The tool is this simple acronym: WRITE
- Warn them
- Rob them
- Injure them
- Twist the outcome
Introduce new things to worry about or make distant worries more present. Reveal unwelcome truths. Let them know what’s about to happen, or what’s happening in the nearby or far away.
This move is one of the most important because it’s the one you use to create narrative flow and make sure players don’t feel cheated. When they later get completely obliterated by dracula’s moon laser, it’s ok because you warned them.
“In the distance you hear the rumbling sound of many feet and warcries. A warband headed this way, to be sure.”
“A bullet ricochets off the wall inches from your head, wherever it came from, the second one probably won’t miss.”
“A smirk fills the councilman’s eyes. He’s not afraid of you anymore.”
Take away or destroy the things their characters care about. Equipment gets broken, dropped, used up, or left behind. Hurt, kill, or kidnap their companions.
This move is valuable for making risks and consequences that feel real and grounded without always falling back on the threat of potential injury and death. It’s what powers resource management based games and it reminds the players that even superheroes need to eat.
“The kobold deftly disarms you and your sword clatters into the chasm below.”
“The torch gutters out and someone’s belly grumbles in the cold dark, though it could have been anyone’s.”
“The others squeeze through the gap without trouble but there’s no way your plate mail is making it through.”
Bruise them, bleed them, break their bones. Take their lives or whatever made their lives worth living.
This is the simplest move, the classic. Use it to make a point. This is a thing that can kill you. When hitpoints drop players sit up and take notice.
“The ogre reaches through your hail of arrows, grabs your arm, and rips it off.”
“The sweltering sun beats down on you as you travel without respite. Your skin burns and your blood boils in your head.”
“You’re only barely still standing with the poison seeping through your veins and so you don’t notice the kobold trip wire at the top of the stairs. The tumble is all it takes to rob you of that last inch of life.”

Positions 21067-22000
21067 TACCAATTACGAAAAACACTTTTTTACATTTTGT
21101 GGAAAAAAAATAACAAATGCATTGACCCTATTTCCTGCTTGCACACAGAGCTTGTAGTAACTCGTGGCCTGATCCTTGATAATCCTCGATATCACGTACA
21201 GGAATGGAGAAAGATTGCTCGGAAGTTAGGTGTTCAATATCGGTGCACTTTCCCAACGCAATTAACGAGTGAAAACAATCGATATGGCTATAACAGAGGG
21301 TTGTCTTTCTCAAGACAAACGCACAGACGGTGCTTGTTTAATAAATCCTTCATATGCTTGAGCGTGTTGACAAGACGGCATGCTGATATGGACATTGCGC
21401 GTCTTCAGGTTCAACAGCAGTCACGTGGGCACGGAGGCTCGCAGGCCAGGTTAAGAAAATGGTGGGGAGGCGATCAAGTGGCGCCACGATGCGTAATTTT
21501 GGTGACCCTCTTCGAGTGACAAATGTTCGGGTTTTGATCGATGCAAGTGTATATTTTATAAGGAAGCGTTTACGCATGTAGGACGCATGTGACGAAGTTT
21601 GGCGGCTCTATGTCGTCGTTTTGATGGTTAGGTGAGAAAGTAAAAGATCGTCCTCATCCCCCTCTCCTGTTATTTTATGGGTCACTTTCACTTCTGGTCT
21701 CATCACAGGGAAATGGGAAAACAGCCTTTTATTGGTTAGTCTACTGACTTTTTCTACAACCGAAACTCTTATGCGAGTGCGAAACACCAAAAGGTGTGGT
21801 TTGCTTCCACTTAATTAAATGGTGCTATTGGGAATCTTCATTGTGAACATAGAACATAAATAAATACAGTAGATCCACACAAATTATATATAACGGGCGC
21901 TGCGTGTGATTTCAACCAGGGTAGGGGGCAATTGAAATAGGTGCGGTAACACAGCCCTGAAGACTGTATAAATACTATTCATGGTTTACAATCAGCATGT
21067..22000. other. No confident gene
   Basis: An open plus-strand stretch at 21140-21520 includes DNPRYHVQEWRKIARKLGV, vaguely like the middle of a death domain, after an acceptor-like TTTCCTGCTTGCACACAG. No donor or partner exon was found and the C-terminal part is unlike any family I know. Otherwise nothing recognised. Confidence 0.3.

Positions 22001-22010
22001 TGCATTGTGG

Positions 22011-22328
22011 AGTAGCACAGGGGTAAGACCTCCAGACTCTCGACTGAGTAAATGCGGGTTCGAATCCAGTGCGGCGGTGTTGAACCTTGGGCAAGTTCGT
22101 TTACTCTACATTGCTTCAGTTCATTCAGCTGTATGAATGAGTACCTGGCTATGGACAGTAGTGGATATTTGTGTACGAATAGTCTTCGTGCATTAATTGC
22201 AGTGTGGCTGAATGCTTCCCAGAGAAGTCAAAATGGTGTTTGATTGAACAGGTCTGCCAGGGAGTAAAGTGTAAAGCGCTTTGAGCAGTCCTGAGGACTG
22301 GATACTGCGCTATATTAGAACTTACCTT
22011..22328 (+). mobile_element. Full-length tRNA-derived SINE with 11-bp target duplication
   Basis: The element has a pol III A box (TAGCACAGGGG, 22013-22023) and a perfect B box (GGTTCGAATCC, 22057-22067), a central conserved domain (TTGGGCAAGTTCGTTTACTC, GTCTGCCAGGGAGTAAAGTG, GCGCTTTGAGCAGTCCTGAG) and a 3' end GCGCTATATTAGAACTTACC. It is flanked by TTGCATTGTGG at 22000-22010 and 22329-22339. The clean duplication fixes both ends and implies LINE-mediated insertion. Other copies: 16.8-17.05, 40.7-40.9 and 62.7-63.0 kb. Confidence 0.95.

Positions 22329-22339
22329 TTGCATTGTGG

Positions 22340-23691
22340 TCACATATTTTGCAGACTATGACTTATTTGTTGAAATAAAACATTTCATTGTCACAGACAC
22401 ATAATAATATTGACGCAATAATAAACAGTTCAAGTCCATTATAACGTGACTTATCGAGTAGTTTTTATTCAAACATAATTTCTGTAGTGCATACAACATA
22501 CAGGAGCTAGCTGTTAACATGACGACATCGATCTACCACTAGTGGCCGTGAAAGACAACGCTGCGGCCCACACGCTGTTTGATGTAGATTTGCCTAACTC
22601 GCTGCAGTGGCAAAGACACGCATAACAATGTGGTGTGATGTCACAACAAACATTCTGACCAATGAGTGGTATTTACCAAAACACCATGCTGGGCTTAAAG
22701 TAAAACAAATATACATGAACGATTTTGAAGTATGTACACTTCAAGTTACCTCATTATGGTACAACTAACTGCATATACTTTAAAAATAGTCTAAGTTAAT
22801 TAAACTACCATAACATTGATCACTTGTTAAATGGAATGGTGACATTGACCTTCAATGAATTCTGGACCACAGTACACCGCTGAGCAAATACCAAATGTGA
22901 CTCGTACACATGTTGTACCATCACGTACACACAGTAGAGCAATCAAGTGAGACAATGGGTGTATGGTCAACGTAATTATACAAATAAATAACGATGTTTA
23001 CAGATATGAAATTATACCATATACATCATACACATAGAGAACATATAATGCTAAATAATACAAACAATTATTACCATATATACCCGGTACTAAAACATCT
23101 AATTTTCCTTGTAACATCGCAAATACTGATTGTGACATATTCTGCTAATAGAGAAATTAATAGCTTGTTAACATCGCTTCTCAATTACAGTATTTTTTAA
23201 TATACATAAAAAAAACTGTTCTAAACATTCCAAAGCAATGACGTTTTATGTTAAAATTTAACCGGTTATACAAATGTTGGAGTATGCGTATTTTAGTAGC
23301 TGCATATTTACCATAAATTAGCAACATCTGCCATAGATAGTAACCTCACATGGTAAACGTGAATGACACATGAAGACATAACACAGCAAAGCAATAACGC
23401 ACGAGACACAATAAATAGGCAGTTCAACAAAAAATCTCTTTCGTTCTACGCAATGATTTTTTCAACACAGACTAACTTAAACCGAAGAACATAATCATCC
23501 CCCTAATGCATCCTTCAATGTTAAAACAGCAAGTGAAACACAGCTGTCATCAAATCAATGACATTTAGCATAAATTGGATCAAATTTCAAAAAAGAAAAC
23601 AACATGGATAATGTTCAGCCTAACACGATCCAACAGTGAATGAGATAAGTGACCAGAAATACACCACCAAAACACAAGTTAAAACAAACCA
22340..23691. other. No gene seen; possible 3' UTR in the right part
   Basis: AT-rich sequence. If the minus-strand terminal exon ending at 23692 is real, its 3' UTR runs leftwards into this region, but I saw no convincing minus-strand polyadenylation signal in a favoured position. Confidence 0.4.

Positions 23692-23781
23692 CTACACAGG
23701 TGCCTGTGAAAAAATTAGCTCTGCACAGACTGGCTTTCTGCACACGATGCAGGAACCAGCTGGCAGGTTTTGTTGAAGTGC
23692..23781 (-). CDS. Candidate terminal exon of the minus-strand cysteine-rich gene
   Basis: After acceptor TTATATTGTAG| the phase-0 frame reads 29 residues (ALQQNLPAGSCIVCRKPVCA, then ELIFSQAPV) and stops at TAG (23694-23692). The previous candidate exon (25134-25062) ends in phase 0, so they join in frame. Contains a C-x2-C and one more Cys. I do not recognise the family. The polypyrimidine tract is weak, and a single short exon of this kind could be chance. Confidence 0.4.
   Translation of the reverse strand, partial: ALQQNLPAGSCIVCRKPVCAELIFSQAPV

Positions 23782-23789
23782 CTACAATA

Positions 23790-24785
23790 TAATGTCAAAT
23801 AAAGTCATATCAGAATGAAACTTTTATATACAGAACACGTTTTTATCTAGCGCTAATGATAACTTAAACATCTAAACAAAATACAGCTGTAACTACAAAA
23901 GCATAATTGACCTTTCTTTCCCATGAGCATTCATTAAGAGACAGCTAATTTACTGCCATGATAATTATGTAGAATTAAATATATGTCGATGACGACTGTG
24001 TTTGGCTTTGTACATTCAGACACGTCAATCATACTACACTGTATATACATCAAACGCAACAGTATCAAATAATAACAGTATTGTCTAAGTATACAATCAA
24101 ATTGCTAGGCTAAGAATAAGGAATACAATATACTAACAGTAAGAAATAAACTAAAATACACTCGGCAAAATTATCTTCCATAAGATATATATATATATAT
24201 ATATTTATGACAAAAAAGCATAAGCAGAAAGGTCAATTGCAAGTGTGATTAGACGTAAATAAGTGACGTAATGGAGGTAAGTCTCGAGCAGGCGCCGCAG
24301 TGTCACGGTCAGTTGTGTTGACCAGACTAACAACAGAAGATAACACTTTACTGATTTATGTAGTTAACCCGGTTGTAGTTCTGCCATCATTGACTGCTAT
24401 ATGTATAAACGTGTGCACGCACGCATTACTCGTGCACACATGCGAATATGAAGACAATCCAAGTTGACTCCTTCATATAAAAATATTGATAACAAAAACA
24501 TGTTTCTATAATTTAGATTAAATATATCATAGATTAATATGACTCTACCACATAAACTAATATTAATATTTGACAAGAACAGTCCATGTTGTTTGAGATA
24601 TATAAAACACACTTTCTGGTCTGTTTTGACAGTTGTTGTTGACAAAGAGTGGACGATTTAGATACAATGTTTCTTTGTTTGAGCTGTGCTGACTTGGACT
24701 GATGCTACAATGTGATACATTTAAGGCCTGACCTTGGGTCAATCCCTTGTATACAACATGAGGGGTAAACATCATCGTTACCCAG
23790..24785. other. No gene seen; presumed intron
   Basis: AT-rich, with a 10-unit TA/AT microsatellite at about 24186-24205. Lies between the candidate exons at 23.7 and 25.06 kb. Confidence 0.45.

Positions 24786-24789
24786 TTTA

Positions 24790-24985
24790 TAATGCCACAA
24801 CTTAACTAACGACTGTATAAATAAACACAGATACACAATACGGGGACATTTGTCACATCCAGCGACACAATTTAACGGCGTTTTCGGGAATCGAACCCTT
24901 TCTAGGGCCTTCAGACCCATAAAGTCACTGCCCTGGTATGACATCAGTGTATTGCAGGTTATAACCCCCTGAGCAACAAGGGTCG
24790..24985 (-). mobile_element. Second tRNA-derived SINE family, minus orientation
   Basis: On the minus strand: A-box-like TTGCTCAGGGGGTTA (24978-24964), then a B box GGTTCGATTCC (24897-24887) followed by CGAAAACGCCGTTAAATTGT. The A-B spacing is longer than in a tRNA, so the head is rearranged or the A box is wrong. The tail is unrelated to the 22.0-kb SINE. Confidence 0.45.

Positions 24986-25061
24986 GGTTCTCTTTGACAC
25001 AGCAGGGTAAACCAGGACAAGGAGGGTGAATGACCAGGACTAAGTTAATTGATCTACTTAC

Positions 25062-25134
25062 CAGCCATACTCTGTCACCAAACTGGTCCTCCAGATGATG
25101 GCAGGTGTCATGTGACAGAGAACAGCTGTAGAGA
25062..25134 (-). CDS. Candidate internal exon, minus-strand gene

Twist The Outcome
Give them what they want but with a cost or twist. Show their actions affecting much more or much less than they had intended. Turn their move back on them. Have success look different to what was assumed.
This move is super useful for adjusting the pacing of things as well as making players think about possible fictional outcomes of their actions.
“The fireball explodes on the mummy and fills the entire chamber with flames. The sacred scrolls nearby start to smoulder as embers pock their pages.”
“You break down the door before hearing the groaning of the stones above as they tumble down with the wall collapsing into a giant pile of rubble.”
“The necromancer recognises your holy symbol and is struck silent. As his minions flee he drops to his knees, begging for his life.”
Make the situation worse. Separate the party. Put someone in a tricky spot. Bring in backup. Turn the floor into lava.
This move is incredibly versatile, especially in tandem with Twist The Outcome, and drives a lot of narrative. Use it to ramp things up, move things forward, and never look back.
“As you stop to catch your breath over the corpse of the man you used to trust, the entire house shakes and then lurches as it’s lifted into the sky by nazi helicopters.”
“One of the bandits reaches out and grabs your companion, pulling them close with a knife at their neck. They start to retreat with their hostage.”
“Bullets slice through the air around your jeep as the mercenaries fire from their bikes. One gets lucky and gas starts spraying from the engine bay and it’s only a second before the hood is blazing.”